India marching towards cervical cancer prevention
Therefore where does India go from here in terms of seeing a successful cervical screening program? We perhaps need to normalize cervical cancer scenario in India sooner. According to WHO 2012 statistics, India sees 122,844 new cases of cervical cancer annually and is likely to increase to 148,624 by 2020, showing 21% rise in the incidence. A corresponding mortality rate is likely to increase by29% from the present number of 71,400 annual deaths. What is more concerning is nearly 35% increase in the incidence among women of 65 years or older by 2020!It is therefore very heartening to note that some of the state healthcare departments in India, such as in Tamil Nadu and Sikkim have taken up to the visual inspection (VIA) based screening programs, and parts of Maharashtra (Thane Municipal Corporation) have lately initiated a holistic VIA/Colposcopy/HPV mRNA/ HPV DNA based community screening program with an aim to provide complete treatment to women detected with high grade precursor lesions at screening.
The focus of the Thane program is to screen nearly half a million women population falling in the desired age group over a span of next 5 years. Thane is fast emerging as the best smart-city for the state of Maharashtra and theThane Municipal Corporation’s endeavor to cover the entire metropolitan population by five mobile camp vans laced with visual examination aid, colposcopy machine, and fully trained clinical and nursing staff will cover every single adult woman in the next five years. This is a very bold step to set an example for rest of the country.
The earlier studies in Tamil Nadu hadestablished nearly a 25% and 35% decline in cervical cancer incidence and mortality rates[5,6] and results of otherongoing programs are going to set up a cultural trend in the entire country in the years to follow, to see India wins over cervical cancer with thumping applaud by 2040; thanks to the newer molecular diagnostic approaches with superior specificity e.g. HPV E6/E7 mRNA, p16 IHC or ki67 markers, therapeutic interventional methodologies, vastly talented clinical excellence and conscious healthcare governance conceding to screening success to gain the huge mandate for women of India.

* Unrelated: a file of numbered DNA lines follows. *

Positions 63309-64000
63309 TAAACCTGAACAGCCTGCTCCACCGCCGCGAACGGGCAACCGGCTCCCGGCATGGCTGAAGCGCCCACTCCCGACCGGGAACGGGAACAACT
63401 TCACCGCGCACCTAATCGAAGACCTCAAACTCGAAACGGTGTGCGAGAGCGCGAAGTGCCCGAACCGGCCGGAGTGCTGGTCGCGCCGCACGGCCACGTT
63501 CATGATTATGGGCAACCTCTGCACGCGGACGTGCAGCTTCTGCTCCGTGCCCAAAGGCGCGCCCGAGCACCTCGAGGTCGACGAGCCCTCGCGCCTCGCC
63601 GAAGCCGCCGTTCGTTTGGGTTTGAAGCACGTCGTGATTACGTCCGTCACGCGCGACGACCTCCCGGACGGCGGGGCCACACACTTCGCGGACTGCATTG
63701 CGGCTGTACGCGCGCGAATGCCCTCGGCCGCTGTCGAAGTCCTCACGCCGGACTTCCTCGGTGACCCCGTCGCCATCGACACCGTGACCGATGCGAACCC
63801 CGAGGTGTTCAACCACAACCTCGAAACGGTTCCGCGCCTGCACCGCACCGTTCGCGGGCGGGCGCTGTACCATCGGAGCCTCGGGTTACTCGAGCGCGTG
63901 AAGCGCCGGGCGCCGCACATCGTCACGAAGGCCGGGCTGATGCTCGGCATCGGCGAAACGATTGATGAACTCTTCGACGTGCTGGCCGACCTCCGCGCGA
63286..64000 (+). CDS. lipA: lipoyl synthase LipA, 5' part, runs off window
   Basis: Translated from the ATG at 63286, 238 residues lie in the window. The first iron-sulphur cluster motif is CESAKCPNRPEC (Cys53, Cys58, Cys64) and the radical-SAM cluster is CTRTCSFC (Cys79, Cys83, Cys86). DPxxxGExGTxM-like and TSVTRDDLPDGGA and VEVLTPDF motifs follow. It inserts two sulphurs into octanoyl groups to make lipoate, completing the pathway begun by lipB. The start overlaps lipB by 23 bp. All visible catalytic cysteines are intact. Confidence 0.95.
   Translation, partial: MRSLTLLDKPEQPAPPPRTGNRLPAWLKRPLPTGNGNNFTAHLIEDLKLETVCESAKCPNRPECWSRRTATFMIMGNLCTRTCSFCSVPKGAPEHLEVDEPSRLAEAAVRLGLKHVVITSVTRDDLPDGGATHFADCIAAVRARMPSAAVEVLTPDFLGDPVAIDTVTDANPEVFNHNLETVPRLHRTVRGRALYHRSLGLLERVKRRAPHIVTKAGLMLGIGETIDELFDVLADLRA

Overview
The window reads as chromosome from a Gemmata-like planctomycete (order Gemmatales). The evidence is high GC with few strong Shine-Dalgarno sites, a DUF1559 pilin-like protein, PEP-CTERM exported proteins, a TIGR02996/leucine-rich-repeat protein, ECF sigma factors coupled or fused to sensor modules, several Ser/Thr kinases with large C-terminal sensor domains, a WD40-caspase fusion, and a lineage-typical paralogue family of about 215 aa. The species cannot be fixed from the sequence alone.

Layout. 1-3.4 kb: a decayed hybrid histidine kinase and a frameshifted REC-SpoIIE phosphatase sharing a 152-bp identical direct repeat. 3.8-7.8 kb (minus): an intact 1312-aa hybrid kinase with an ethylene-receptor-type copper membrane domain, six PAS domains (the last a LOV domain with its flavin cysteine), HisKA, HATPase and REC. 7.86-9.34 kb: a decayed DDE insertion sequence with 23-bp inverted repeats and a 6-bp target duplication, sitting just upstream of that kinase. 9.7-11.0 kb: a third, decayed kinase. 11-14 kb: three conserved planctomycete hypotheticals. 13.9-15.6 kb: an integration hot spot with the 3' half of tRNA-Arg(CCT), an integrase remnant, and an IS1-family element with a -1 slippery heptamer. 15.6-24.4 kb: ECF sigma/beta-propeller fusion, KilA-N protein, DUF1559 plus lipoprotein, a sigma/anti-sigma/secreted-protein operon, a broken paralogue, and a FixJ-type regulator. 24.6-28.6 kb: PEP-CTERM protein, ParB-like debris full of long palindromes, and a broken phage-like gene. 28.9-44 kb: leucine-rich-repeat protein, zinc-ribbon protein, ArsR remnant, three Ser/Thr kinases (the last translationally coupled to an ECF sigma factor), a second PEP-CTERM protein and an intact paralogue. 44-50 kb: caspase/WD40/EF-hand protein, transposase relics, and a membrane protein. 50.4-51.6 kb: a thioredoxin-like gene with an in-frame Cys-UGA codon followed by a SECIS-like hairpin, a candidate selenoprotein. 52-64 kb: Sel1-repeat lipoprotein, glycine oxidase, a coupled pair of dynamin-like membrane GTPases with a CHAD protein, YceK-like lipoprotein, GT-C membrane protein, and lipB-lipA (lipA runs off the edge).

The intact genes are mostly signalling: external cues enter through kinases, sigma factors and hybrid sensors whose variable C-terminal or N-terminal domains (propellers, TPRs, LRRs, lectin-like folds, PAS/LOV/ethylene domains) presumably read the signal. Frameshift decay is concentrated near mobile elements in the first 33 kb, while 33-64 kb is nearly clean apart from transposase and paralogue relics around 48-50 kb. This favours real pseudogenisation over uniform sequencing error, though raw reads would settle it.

Along the side lines of population based screening programs what India needs is a supportive and stronger advocacy program. The awareness about breast cancer early detection and prevention has been seen to be far better than cervical cancer, primarily owing to social taboo associated with lower genital tract diseases. This perspective needs to change. Cervical cancer is now fully preventable cancer, if detected correctly in its precancer stage and every single woman of this country need to know and be able to freely talk about it. The social and news media have lately been playing a significant role in mobilizing a mass mindset. A celebrity endorsement will certainly step up acceptance for screening. Australia became the first country to have introduced HPV vaccination in the national immunization plan in 2006 when the then prime minister John Howard’s wife was detected with cervical cancer and thus became a champion of the awareness cause. The Australian first lady, Janette Howard was treated for cervical cancer in 1996 and took up to immunizing adolescent girls no sooner the HPV vaccination became available in 2006.
The next step would be the role of healthcare insurance sector to consider providing reimbursement on at least 5-yearly screening using HPV and Pap Cytology co-testing through their products aimed at women’s health. A one-time reimbursement on HPV and Pap Cytology co-testing may cost under Rs 3000 once in 5 to 7 years but would fetch at least five times annual subscription and considering 100% compliance insurance sector stands to benefit out of such a product, still save few lacs of rupees of treatment cost reimbursements on patients progressing to invasive stages of cancer. On the other hand, what a boon it may be for the larger section of unorganized private sector women of modern India!
Our healthcare insurance sector is largely curative and hospitalization oriented for any reimbursement. For the first time for any cancer, we have a strong evidence of long term prognostic value resulting in to quantifiable economic benefits to insurance providers as well. Not only the cost of treatment for cervical precancer is far lower than frank cancer, but largely reduced number of cases still progressing to the invasive cancer stages would mean greater saving on insurance incomes. In addition, the insurance sector gains enormously by reaching out to our women folks who have remained a low family priority when it comes to the better family health. A market survey report suggests if only 10% of the 150 million target women (other than otherwise insured through their government or private sector employment) between the age group of 30 to 60 are reimbursed for cervical screening once in five years, it would fetch additional annual revenue of 5,500 million rupees at only a rupee-a-day subscription, while reimbursing the costs of screening only once in five years, considering 100% compliance of insurance claimants! While few states are pushing forward the cervical screening in their earnest endeavor to its women, can our union governance push for this dormant aspect of our healthcare system?
Cervical cancer is fully preventable cancer if detected early and correctly. Hence screening is very important and each woman should subject herself for clinical pelvic examination at least once in five years, just as clinical breast examination to prevent breast cancer.
Testing for HPV has a better long-term predictive value and the specificity for HPV test improves with the age of a woman.
Women are encouraged to discuss their lower genital health more freely with their doctors, among friends or even with family members. Awareness is a boon and ignorance is a bane for many cancers. A socially and economically empowered woman of modern India must be ‘aware’ and share her knowledge to those who may be less privileged.